Theater review: Totem

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Go up Hwy 49 to the wondrous Grand Chapiteau out on the Silver Parking Lot at Charlotte Motor Speedway and you’ll learn the big difference between a concepted circus and a scripted Broadway musical. Tickets for Cirque du Soleil’s new tale of human evolution, acrobats, and beach bums, delivered in the universal languages of music and gibberish, top out at $225 for a premium front-row seat. That’s a mere pittance compared to the $65 million lesson that Julie Taymor and the backers of Spider-Man: Turn Off the Dark are learning in New York, where the web-slinger’s official opening is currently lagging 12 days behind last week’s American Premiere of Cirque’s Totem.

Two lessons, really: story counts in a Broadway musical – and it should make sense.

Cirque’s Totem purports to have a story, but it’s really more about acrobatic daring, visual excitement, and mythic evocation – with a musical pulse. The aerialist who descends from the crown of the Chapiteau at the beginning of the show might look like the Silver Surfer, but if he were, he’d have to follow the example of all comic book heroes and have an epic serial adventure. Instead, he’s Crystal Man in Cirque’s iconography, representing the life force, so dropping in every now and again on a beam of dazzling light will be quite enough from him.

If you’ve forgotten what Quidam and Varekai were about when those gibberish Cirque titles hit the Queen City, you’ve only failed the test if it isn’t graded on a curve. Nobody remembers. Or cares. So Totem, with a meaningful title and a memorable story arc, is quite a breakthrough even if it doesn’t hang together.

The primordial ooze in this evolution of man is a huge mass of congealed Wheatena that fills most of the stage with a puffy mound. Nebulously, it represents a giant turtle that symbolized origins for many ancient civilizations. This turtle is too big to crawl away, but a few amphibians and lizards pass through the chinks of its shell, saving the mythic mound from evolutionary inertia. More identifiable is the reedy marsh that lurks continuously in the background. Monkeys, cavemen, Native Americans, a ringmaster, a scientist, cosmonauts, unicyclists, a beach bum, and a businessman wielding his cell phone come or go into this sticky thicket, often on boats that come rowing in over Étienne Boucher’s lighting wizardry. Gets a laugh every time.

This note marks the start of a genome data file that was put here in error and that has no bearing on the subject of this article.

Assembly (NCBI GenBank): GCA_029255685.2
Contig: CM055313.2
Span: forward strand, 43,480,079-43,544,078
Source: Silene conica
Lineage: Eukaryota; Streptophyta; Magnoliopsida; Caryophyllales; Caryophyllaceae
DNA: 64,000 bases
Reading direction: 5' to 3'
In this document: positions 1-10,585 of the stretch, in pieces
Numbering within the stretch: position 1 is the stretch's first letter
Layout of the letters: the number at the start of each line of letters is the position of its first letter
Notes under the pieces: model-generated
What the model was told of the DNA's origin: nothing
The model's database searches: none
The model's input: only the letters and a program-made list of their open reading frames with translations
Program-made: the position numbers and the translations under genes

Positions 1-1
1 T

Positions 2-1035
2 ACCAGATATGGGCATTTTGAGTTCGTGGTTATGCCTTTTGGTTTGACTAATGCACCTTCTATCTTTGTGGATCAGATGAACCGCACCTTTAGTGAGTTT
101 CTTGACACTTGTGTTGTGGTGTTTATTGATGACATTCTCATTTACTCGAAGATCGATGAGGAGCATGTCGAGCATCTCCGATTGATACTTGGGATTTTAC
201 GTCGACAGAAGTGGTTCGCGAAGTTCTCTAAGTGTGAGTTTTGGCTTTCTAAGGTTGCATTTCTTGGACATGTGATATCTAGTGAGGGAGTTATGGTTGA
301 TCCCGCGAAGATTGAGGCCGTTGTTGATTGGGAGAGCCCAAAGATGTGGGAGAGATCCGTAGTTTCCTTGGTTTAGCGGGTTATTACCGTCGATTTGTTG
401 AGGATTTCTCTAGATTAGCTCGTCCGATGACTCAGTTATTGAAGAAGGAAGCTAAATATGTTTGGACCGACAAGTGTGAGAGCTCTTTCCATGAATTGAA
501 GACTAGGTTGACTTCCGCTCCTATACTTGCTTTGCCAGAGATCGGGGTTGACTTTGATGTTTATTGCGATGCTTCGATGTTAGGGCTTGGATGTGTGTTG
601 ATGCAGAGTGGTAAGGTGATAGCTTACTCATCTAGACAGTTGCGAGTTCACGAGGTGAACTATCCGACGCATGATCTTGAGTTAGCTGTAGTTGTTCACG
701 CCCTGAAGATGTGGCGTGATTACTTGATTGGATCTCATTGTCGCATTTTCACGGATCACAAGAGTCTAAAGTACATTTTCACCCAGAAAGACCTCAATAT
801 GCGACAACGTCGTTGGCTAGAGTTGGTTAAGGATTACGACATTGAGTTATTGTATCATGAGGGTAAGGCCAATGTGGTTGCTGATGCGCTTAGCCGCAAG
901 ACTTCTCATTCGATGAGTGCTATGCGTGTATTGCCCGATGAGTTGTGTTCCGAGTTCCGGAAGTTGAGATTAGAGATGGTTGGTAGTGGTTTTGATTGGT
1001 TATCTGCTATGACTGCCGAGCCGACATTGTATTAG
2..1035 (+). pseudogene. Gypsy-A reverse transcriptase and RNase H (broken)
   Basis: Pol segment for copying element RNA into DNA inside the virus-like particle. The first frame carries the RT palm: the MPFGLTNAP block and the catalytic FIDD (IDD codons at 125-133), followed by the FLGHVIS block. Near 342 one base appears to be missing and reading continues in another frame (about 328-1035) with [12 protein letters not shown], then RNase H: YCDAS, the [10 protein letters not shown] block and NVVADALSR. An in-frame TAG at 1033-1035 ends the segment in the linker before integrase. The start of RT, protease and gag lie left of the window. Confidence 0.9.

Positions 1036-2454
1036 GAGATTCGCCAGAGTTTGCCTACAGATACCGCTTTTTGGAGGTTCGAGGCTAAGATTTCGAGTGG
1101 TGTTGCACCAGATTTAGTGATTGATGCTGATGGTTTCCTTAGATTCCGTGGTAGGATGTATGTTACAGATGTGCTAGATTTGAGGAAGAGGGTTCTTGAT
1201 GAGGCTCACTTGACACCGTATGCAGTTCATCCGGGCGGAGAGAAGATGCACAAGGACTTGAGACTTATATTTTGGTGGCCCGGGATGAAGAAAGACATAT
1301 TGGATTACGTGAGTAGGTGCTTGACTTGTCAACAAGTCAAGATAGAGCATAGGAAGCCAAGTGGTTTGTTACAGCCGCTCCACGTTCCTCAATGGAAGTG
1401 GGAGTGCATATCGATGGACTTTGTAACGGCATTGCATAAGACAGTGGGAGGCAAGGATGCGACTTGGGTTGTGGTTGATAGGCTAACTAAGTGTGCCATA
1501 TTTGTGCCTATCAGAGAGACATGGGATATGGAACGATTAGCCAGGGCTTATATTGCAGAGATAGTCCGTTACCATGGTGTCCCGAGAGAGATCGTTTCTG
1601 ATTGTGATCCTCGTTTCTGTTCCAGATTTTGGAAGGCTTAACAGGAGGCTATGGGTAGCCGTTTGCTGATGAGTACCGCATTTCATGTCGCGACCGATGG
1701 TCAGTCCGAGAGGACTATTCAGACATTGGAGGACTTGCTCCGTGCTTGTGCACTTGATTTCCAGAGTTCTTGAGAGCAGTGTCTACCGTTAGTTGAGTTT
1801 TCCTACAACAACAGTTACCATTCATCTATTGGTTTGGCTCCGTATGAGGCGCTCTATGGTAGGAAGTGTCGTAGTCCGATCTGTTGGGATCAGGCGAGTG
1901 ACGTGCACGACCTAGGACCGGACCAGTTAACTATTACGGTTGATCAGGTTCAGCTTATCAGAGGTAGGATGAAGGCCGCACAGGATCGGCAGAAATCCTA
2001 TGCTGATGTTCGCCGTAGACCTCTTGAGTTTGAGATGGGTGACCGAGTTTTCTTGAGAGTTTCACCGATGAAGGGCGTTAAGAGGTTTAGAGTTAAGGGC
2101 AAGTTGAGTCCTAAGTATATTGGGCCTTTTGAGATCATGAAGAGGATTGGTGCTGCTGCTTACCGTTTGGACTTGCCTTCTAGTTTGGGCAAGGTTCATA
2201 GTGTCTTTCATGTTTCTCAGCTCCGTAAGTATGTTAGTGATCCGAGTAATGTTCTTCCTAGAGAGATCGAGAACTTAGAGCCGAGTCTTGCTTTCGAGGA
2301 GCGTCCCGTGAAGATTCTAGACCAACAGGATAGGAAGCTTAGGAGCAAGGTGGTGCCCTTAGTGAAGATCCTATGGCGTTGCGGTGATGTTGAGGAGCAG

That’s symptomatic of Totem from beginning to end. It works. Every Kym Barrett costume design strikes a deep-down primal nerve – or a funnybone – very much like a Taymor extravaganza when she’s at her Lion King best. The Amerindian hoop dancers, twirling or spread-eagling five feathered hoops at the same time, aren’t taking any breathtaking risks or initiating us into profound tribal lore. Yet each time they appear, early in Act 1 and deep into Act 2 just before the exquisite Indian Prince and Princess roller-skating/mating ritual, they ground the entire production in its primal roots.

Outside the realm of Spider-Man, sheer beauty can dispel confusion. Our Ringmaster with his illuminated tophat shimmers with Magritte mystery, taking righteous environmentally-conscious umbrage when one of the clowns proves to be a penny-ante polluter. So he transforms himself into a bullfighter? No matter, this flamenco toreador delights us with some of the most amazing stick juggling you’ll ever see. All the divertissements between the acrobats and aerialists were up to the high Cirque standard, but I think the fisherperson clown of indeterminate gender was the best shtick in their illustrious history.

Okay, so I had to go to the Totem website to find out that the five Korean unicyclists tossing and juggling bowls from their feet to their heads somehow represented the wonders of autumn – and aren’t the seasons straying from the point? – but they were astonishing in their intricate precision. The couple on the fixed trapeze were dressed like Pan and the nymph he woos, surely projections of mythic consciousness, performing some jaw-dropping balancing feats as she was alternately repelled by the god or attracted to him.

Admittedly, the climactic “Russian Bars” act celebrates man’s desire to land on his two feet without breaking his head more convincingly than it dramatizes his ages-old desire to escape the laws of gravity and fly. But before they’re shown to be wearing these strikingly irrelevant costumes inspired by the lost civilizations of South America, the troupe arrives on a high-tech ramp that extends toward us from the rear of stage, looking like a crew of cosmonauts in an ultracool black-light effect. After their soaring acrobatics, they exit as cosmonauts in that same black intergalactic light, to the wan sound of a shakuhachi flute.

I hear that Taymor is being canned up on Broadway for her inability to direct – or make sense of – the book she herself wrote. She’d be an absolutely perfect fit with Cirque, a genuine asset. Maybe she could even fix that turd they’re calling a turtle!

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